Infant feeding: three questions and a caveat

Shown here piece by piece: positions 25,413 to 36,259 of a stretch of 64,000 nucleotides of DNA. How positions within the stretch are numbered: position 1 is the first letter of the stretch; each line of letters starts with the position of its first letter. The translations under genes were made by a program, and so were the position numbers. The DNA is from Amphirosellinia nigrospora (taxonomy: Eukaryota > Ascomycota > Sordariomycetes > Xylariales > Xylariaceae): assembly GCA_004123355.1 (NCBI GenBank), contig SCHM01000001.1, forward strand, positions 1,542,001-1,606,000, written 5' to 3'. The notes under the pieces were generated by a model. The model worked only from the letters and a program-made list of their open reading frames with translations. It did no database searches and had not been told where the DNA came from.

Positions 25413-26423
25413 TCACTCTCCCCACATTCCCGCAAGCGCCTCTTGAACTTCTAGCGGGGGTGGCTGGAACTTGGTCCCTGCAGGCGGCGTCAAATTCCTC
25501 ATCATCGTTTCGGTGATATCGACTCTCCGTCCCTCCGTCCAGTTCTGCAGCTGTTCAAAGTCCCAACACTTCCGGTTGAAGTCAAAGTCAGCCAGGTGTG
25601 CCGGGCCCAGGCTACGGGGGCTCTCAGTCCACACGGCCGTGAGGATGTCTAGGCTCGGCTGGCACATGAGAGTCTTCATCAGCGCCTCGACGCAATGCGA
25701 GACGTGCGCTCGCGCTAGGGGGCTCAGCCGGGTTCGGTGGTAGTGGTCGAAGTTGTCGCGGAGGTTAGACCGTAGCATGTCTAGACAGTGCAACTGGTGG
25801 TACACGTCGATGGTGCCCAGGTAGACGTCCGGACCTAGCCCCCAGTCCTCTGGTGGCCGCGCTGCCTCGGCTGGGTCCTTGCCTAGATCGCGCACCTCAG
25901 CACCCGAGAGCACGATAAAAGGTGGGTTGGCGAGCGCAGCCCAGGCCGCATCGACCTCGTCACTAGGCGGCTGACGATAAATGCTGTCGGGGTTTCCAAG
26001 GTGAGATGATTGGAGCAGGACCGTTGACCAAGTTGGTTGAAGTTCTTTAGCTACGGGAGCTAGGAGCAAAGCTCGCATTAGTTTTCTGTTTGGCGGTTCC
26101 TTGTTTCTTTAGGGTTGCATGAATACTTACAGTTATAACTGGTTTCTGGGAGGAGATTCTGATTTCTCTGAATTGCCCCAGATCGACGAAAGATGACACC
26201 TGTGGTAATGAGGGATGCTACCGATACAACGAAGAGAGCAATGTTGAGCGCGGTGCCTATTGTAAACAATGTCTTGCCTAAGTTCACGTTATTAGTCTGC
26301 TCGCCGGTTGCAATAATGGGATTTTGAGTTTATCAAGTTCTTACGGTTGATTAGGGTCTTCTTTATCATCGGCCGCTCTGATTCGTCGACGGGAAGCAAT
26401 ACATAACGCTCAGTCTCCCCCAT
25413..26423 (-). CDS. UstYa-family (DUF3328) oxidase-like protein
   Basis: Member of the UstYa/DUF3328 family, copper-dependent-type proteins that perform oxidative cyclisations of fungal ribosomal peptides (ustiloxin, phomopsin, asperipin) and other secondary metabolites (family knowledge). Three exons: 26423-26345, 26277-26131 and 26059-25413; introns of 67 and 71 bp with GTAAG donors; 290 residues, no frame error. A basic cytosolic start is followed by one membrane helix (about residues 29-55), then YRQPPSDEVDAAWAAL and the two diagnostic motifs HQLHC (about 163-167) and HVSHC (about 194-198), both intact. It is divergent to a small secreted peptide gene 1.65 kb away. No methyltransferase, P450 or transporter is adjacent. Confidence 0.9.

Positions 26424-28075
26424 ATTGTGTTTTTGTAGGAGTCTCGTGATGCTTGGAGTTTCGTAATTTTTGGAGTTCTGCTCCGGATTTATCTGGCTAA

Three questions are addressed: (1) Why don't women who breastfeed little breastfeed more, and why don't some women breastfeed at all? (2) What do mothers feed their infants when infant formula is unavailable or they are unaware of its availability? (3) Has changing biomedical knowledge about breastfeeding's results affected trends in breastfeeding? The author finds that precise answers to the first question are unlikely to be obtained through interview methods and that less direct, multivariate statistical methods might better identify personal and environmental characteristics associated with very early weaning. To answer the second question, anthropological study is needed of infant feeding behavior in populations experiencing breastfeeding declines. The answer to the third question appears to be that breastfeeding has increased as documentation of the immunologic, anti-allergic, psychological, and nutritional advantages of breastfeeding has diffused to mothers in developed countries. All three questions have important implications for infant feeding in the Third World.